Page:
Water polo is a demanding team sport that involves throwing and catching a ball while alternating between treading water and short but intense swimming sprints. The sport has rightfully been compared to hockey in the pool, but without the pads. Those new to the sport should emphasize conditioning, ball handling, passing and receiving, and shooting in their training.
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To practice starting sprints and improve anaerobic conditioning, start by treading water about two yards from the end of the pool. On a whistle command, swim as fast as you can to the center of the pool and return to your starting position. Complete the drill 10 to 20 times in each training session.
A second drill involves teammates dunking one another in a game of survival. All players start in the middle of the pool, treading water. On a whistle command, the players attempt to dunk one another under the water. As soon as a player's head goes under water, that player is out and must sprint to the edge of the pool. The last person to survive is declared the winner.
Because working with a slippery ball is a challenge for most beginners, practice various solo ball-handling exercises such as lifting underneath, toss pickup, rolling pickup and press pickup. Start with these drills while standing in water, then while treading water and finally while moving the ball across the pool.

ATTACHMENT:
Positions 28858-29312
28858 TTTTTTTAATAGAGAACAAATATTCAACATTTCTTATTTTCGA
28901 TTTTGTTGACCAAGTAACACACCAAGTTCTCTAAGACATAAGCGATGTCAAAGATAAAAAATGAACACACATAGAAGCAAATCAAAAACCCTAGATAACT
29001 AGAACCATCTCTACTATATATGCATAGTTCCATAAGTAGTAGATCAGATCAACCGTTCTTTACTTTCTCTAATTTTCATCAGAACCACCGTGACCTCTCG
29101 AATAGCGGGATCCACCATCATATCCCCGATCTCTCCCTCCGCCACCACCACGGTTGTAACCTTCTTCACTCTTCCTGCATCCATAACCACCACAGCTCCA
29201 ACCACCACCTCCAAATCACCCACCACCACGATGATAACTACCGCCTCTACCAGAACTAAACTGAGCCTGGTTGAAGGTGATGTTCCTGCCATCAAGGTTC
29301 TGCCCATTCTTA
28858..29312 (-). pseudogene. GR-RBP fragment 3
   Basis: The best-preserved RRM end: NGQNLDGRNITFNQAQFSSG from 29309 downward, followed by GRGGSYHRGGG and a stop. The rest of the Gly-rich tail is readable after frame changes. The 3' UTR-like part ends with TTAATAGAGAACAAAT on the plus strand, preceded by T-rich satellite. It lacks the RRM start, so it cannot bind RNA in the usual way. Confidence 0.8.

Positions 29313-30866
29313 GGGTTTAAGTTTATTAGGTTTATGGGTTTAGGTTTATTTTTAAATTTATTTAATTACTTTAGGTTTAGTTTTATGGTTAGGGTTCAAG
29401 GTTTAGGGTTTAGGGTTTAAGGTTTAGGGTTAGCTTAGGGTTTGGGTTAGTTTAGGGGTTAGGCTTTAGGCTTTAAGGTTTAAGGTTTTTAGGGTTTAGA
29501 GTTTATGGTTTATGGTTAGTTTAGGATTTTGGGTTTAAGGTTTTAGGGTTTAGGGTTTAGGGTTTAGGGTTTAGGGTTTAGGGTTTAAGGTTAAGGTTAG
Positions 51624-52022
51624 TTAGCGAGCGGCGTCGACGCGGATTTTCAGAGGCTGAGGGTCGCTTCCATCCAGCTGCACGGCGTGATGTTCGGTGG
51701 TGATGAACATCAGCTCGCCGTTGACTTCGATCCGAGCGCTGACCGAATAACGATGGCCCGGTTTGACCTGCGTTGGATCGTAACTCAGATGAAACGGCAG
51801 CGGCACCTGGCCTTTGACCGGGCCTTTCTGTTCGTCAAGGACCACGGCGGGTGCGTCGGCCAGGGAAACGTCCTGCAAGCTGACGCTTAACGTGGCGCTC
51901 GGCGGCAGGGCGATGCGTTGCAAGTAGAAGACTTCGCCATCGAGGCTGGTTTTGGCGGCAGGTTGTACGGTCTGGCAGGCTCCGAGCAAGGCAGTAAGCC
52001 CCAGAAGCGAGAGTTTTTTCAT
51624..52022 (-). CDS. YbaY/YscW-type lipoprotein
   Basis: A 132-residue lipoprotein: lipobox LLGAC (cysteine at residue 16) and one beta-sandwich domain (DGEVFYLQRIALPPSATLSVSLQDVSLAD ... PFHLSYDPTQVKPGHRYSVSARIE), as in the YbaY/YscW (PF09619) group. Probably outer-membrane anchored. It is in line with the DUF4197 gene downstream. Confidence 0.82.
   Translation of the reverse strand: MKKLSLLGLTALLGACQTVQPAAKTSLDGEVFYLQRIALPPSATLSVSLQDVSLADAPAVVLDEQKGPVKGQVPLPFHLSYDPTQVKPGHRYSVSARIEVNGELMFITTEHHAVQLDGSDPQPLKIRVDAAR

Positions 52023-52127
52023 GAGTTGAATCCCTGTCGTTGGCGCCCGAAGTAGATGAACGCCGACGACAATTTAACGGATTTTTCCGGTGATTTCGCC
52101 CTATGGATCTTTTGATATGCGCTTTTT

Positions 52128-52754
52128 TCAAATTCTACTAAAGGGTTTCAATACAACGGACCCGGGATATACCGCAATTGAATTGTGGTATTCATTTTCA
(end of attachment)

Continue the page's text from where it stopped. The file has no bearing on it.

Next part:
Passing and Receiving
Pair players into two-person units, about four feet apart, treading water. Each pair is given two balls that have to be passed back and forth while players keep their hands dry and above the water. Continue this drill for 10 minutes.
For a second drill, have the players form a large circle in the pool and begin swimming in a clockwise direction. The coach will then throw in a ball and call out how each player should pick up the ball and where it should be passed next. This drill can last for 10 to 20 minutes.
Practice basic shooting drills from five yards from the net, increasing the distance one yard at at time until you are confidently shooting from 15 yards.
To improve corner shots, hang a cow bell from each corner of the net and have the shooters aim for the cow bell. This can be done as a drill or during a practice match.
REFERENCES & RESOURCES
- "Water Polo"; Tracie Egan; 2004
- "Water Polo for Players & Teachers of Aquatics"; Pete Snyder, Ph.D.; 2008
- "Water Polo: Learning and Teaching the Basics"; Monte Nitzkowski; 1998